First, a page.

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Computers ain't what they used to be

By Joe Giorgianni

Someone once said that when you finally get it all together, you most probably will forget where you put it. Boy did I ever fit that description. Well, I almost did anyway. I thought I had it all together, and pretty much knew where everything was, then my computer crashed. All was lost, including address books, previously written columns, and most importantly, my long list of favorite jokes. After describing my loss to my son, the computer guru of the family, he suggested that I bite the bullet and switch to a Mac computer made by the very smart people at Apple. I was assured that it is by far more user friendly and capable of doing things my old computer never thought about doing. So, being the dutiful dad that I am, I bit the bullet and bought an iMac. 

During the week my new iMac arrived, my son came with his family for a visit. Wow, I thought, my guru son can help me get started with my new user friendly, computer. I was excited to finally have a piece of equipment that wouldn’t tell me that I couldn’t do something. One that would understand that in everyday living I am really computer illiterate, and need to be treated with kindness and tenderness, and should not be left unattended in a room with anything sharp or that looks like a computer. Then, the fun started.

It has been four weeks now since my son has left. This past week, I found the little button to turn the machine on. At least I thought it was on when the screen lit up. Then, I saw something labeled “help” at the top of the screen. Upon clicking the help label, the screen that I had been using disappeared, and was replaced by another screen wanting to know who was using the computer. I thought it was none of their business who was using the computer, and told them so, although the only one who heard me was my wife, but she thinks I’m strange anyway. Then suspicious sounds, much like those coming from a large pipe organ started emanating from hidden speakers. I found myself wondering if there might be a secret camera or microphone inside the blasted thing planted there by someone in the government. Quickly, I called my son, the guru, only to find out that he was not home, but his thirteen-year old son was. “Alex”, I cried. “Help me, please. My new computer doesn’t want me to use it.” I’ll never forget my grandson’s erudite words. In his best Forest Gump voice, he said, “Poppy, a computer is like a box of chocolates, when you don’t know how to use it, you never know what you’re going to get.” I found myself wishing I could put him in timeout or something.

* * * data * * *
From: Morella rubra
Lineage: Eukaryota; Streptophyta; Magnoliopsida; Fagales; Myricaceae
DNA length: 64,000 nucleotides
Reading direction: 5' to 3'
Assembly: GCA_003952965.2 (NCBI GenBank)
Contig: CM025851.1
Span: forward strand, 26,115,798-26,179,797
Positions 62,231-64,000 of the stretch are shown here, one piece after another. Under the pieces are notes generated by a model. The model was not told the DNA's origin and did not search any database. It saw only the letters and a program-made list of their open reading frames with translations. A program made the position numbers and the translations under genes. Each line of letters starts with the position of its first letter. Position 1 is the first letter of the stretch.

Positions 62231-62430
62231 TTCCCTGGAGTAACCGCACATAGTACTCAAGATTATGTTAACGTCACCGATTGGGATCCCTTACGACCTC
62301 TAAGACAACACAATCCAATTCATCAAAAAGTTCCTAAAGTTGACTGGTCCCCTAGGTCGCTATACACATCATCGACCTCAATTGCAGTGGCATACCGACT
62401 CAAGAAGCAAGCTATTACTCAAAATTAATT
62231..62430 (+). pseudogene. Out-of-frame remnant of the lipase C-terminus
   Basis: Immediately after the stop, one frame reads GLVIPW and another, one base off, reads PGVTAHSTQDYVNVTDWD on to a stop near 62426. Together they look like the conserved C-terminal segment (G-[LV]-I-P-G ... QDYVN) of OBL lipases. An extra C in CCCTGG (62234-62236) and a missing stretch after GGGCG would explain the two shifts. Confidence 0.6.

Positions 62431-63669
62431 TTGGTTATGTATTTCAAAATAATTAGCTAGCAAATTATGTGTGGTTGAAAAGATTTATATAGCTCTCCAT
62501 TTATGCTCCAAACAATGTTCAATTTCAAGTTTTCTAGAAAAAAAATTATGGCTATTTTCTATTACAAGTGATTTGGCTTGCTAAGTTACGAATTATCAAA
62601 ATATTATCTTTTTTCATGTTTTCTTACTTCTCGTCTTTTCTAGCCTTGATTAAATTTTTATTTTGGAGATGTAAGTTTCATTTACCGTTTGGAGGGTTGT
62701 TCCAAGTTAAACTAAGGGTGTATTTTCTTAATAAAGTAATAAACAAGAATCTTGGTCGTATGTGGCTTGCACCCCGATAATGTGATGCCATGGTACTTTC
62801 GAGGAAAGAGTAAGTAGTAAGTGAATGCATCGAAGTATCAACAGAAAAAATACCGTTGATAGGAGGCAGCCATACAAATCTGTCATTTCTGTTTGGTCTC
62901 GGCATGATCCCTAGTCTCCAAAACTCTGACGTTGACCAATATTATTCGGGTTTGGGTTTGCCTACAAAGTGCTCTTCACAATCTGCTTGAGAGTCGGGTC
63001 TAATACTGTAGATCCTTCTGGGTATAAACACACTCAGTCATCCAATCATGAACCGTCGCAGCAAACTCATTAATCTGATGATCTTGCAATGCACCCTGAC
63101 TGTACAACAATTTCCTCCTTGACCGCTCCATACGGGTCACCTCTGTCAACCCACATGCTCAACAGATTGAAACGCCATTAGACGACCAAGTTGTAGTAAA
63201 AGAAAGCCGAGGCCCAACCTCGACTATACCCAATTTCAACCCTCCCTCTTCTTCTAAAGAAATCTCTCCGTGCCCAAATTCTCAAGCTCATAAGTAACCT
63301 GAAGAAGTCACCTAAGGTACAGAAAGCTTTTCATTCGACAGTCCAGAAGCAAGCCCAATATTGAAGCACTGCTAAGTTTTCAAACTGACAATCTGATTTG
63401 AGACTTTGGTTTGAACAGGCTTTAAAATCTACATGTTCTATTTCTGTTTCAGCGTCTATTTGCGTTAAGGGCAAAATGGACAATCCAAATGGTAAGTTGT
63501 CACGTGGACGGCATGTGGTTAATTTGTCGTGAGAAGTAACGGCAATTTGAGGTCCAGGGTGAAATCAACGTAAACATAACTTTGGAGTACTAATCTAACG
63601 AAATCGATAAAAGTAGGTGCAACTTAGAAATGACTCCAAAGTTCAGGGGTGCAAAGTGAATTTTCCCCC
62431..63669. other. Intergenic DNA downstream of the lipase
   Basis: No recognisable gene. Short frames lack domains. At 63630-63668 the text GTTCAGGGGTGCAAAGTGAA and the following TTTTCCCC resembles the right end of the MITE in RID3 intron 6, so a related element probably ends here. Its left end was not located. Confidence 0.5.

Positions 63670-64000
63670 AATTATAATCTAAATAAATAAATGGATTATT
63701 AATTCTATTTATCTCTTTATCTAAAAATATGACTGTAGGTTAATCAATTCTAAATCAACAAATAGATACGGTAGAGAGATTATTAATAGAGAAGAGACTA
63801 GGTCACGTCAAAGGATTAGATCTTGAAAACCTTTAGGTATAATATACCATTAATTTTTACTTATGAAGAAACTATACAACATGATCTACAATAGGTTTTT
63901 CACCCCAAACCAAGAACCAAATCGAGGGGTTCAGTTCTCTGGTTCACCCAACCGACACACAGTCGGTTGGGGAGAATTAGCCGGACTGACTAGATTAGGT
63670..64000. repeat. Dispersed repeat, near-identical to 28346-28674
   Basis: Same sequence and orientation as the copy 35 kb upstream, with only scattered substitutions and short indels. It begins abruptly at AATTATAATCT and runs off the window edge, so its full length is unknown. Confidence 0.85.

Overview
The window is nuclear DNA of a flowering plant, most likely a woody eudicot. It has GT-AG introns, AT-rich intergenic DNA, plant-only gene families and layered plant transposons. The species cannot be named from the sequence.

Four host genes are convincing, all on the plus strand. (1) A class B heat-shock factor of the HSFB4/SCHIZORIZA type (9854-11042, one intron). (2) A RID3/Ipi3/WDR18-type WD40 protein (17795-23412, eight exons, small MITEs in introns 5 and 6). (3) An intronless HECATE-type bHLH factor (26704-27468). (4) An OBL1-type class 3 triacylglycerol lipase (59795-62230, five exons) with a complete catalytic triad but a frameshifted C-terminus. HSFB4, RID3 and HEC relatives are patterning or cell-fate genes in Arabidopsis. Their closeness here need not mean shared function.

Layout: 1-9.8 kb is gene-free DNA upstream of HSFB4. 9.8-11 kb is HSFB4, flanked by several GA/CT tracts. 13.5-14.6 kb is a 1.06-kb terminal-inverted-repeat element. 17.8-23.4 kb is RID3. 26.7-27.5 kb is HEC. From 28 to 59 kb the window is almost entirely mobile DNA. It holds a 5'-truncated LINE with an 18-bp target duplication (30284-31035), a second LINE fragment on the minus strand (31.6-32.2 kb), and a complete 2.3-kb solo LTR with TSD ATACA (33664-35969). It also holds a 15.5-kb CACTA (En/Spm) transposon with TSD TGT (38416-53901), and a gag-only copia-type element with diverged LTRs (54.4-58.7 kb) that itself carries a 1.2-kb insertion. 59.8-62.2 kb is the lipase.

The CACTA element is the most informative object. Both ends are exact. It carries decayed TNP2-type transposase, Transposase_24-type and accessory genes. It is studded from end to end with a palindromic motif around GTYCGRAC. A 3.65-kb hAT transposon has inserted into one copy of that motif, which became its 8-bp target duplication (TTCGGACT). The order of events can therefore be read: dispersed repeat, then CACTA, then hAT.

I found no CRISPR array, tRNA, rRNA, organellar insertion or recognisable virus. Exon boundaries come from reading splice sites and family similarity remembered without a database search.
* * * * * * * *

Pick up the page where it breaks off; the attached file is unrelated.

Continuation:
The next week, by wife surprised me with a book by Mark Chambers, entitled iMac for Dummies. I thought who needs a grandson who could work this computer in his sleep when I have a book with all the answers? After leafing through this anthology of brilliance for what seemed like a week, I’m considering calling Mr. Chambers to see if he could write a book entitled iMac for idiots, which is what I felt like. In reality, I have no better idea about how to do what I want to do than I had before reading the book. So, putting my pride aside, I called Alex again. 

“Alex, do you know that you really are my favorite grandson?” I thought I’d soften him up a little. 

“Still can’t figure out your new computer, can you Poppy?”

I swear, if that kid were mine, he’d be in timeout for a month. 

© Joe Giorgianni

* * * * *

Joe Giorgianni is a newspaper columnist for the Venice Gondolier Sun in Florida. His award-winning column is humorous and revolves around family vicissitudes and political oddities. He has multiple publications in U.S. Architecture Magazine as well as transportation marketing magazines. He professes an insatiable desire to write daily, and has a “yet to be published” novel, a compendium of columns awaiting publication, poetry, children’s fables, and multiple submissions of short stories. Joe is also professional wedding and commercial photographer with twenty years of experience and holds a degree in Marketing/Public Relations.


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